Skip to main content
padlock icon - secure page this page is secure

Hepatic steatosis in chronic hepatitis C patients infected with genotype 2 is associated with insulin resistance, hepatic fibrosis and affects cumulative positivity of serum hepatitis C virus RNA in peginterferon and ribavirin combination therapy

Buy Article:

$52.00 + tax (Refund Policy)

Aim:  Hepatic steatosis is one of the factors limiting the virological response to interferon‐based antiviral therapy for chronic hepatitis C (CH‐C) patients infected with genotype 1, while contradictory results have been reported for genotype 2. We aimed to clarify the effect of hepatic steatosis on therapeutic outcome and cumulative positivity of serum HCV RNA in CH‐C patients infected with genotype 2 treated by peginterferon (PEG‐IFN)α2b and ribavirin (RBV) combination therapy.

Methods:  A total of 74 treatment‐na├»ve non‐cirrhotic CH‐C patients infected with genotype 2 who received PEG‐IFNα2b and RBV according to the standard regimen were divided into hepatic steatosis 0–10% and >10% groups. The clinical backgrounds, sustained virological response (SVR) rates and cumulative positivity of serum HCV RNA were compared between the two groups.

Results:  Among the 74 patients, 61 (82.4%) had hepatic steatosis 0–10% and 13 (17.6%) had hepatic steatosis >10%. Scores of homeostasis model assessment‐insulin resistance and hepatic fibrosis were higher in patients with hepatic steatosis >10% than hepatic steatosis 0–10% (P = 0.040 and 0.042, respectively). Non‐SVR was more frequent in patients with hepatic steatosis >10% than hepatic steatosis 0–10% (P = 0.003). Cumulative positivity of serum HCV RNA was significantly higher in patients with hepatic steatosis >10% than hepatic steatosis 0–10% (P = 0.004).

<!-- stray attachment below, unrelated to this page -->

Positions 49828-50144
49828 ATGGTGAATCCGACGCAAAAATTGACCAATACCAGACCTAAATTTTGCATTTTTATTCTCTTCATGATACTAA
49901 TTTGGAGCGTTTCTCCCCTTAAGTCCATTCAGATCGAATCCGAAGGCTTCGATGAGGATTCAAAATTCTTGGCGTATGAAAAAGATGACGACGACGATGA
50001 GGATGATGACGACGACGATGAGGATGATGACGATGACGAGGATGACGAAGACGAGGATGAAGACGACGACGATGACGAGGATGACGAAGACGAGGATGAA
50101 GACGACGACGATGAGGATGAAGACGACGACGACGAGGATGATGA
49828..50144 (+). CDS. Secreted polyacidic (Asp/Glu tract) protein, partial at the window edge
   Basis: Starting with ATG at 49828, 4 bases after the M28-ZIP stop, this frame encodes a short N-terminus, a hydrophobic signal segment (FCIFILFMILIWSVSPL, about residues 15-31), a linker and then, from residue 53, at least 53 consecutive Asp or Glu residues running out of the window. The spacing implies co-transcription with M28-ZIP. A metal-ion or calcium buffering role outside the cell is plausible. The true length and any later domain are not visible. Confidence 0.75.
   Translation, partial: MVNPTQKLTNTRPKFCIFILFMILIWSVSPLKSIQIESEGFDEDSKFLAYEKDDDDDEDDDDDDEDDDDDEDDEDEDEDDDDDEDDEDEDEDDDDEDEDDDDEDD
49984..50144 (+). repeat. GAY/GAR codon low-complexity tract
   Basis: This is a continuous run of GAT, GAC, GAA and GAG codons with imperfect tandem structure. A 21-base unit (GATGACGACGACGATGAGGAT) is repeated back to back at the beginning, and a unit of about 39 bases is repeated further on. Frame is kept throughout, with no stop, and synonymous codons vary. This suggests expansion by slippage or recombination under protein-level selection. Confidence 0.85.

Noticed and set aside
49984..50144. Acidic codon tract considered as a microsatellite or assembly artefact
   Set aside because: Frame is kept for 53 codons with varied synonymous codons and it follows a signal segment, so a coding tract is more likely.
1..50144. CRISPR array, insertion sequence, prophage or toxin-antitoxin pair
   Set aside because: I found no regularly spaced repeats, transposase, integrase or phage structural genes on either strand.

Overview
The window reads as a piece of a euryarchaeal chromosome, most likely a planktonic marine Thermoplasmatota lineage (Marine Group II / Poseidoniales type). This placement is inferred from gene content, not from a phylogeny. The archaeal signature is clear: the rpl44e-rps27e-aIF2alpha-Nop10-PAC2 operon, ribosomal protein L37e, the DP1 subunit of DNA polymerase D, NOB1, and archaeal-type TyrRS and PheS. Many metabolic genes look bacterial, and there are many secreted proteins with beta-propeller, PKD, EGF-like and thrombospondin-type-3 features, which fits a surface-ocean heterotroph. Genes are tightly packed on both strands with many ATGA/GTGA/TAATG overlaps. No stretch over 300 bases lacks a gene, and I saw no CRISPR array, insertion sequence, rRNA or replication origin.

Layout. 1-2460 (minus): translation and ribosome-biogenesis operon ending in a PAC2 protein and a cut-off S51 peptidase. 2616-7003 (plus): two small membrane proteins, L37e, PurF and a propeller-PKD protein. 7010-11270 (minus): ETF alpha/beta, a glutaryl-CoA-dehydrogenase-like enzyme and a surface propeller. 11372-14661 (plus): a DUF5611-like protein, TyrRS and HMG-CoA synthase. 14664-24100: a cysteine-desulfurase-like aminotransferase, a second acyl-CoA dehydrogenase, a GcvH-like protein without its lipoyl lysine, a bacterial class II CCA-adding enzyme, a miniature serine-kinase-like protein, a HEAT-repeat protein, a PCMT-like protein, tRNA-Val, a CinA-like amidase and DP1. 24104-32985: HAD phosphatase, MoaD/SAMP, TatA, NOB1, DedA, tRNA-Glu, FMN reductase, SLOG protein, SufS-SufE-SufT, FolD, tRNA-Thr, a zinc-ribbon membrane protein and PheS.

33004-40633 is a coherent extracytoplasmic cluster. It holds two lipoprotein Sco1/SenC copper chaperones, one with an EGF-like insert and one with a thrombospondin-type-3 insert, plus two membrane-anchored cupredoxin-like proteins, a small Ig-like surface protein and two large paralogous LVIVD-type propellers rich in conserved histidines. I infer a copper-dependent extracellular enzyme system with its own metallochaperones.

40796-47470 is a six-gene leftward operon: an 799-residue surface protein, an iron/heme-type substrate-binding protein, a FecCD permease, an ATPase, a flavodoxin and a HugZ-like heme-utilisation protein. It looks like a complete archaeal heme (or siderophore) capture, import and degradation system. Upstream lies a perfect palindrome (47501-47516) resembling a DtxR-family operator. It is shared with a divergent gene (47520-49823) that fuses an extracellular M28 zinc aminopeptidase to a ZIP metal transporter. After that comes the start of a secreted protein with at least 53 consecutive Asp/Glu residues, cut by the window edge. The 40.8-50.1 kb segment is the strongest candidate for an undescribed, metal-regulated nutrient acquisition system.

Conclusions:  In CH‐C patients infected with genotype 2 treated by PEG‐IFNα2b and RBV combination therapy, hepatic steatosis >10% was associated with increased insulin resistance, advanced hepatic fibrosis and higher cumulative positivity of serum HCV RNA, which lead to a higher risk of non‐SVR.
No References
No Citations
No Supplementary Data
No Article Media
No Metrics

Document Type: Research Article

Affiliations: 1: Molecular Gastroenterology and Hepatology, Kyoto Prefectural University of Medicine, Graduate School of Medical Science, Kyoto 2: Department of Gastroenterology, Matsushita Memorial Hospital 3: Department of Gastroenterology and Hepatology Nara City Hospital, Nara, Japan 4: Hepatology Center, Saiseikai Suita Hospital, Osaka

Publication date: December 1, 2011

  • Access Key
  • Free content
  • Partial Free content
  • New content
  • Open access content
  • Partial Open access content
  • Subscribed content
  • Partial Subscribed content
  • Free trial content
Cookie Policy
X
Cookie Policy
Ingenta Connect website makes use of cookies so as to keep track of data that you have filled in. I am Happy with this Find out more